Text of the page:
WASHINGTON—Awarding credits based on student mastery of content and skills can remove barriers to increasing student readiness for college and careers, according to a new issue brief released today by the National Governors Association.
Currently, education systems in most states dictate inputs such as the amount of time students are required to complete a course instead of outputs such as student learning. State Strategies for Awarding Credit to Support Student Learning provides states with strategies that encourage flexible policies for awarding credit and a competency-based education system.
“By shifting our education system from focusing on inputs such as seat time and the number of days in a school year to focusing on outputs like student mastery of academic skills and knowledge, states could realize gains in student achievement,” said NGA Executive Director Dan Crippen. “Transitioning to credits based on mastery could also reduce the costs of remedial education.”
State Strategies for Awarding Credit to Support Student Learning shows how governors can lead efforts to foster alternative methods of awarding credit by working to:
- Build flexibility in state policy for students to earn credit based on learning;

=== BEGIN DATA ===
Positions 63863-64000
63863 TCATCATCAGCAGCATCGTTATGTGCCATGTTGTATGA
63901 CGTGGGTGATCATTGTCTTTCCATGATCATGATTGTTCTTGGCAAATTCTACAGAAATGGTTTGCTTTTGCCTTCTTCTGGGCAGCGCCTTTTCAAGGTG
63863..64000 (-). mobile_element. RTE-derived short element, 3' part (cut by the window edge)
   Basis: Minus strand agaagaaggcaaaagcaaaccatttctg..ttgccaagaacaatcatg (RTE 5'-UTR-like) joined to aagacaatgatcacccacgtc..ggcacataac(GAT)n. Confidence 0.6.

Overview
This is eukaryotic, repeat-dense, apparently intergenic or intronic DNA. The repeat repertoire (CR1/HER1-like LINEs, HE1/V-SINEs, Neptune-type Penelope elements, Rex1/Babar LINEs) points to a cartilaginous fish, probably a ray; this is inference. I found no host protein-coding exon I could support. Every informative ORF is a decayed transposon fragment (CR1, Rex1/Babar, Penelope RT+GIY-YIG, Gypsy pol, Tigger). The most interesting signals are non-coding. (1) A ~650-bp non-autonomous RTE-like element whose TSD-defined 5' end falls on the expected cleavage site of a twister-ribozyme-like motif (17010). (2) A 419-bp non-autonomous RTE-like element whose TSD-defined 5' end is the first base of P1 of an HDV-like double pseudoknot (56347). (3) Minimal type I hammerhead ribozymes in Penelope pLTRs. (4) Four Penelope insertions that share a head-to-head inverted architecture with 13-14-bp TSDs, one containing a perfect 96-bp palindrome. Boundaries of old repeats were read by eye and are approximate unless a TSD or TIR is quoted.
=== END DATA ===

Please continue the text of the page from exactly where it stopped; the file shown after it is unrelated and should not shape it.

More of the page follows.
- Modify school funding formulas to allocate resources based on student mastery of content and skills as opposed to enrollment;
- Ensure data systems are linked across state agencies and education providers; and
- Require public institutions of higher education to accept student transcripts with credits earned by demonstration of mastery.
To learn more, please visit www.nga.org/cms/center/edu.
Founded in 1908, the National Governors Association (NGA) is the collective voice of the nation’s governors and one of Washington, D.C.’s most respected public policy organizations. Its members are the governors of the 50 states, three territories and two commonwealths. NGA provides governors and their senior staff members with services that range from representing states on Capitol Hill and before the Administration on key federal issues to developing and implementing innovative solutions to public policy challenges through the NGA Center for Best Practices. For more information, visit www.nga.org.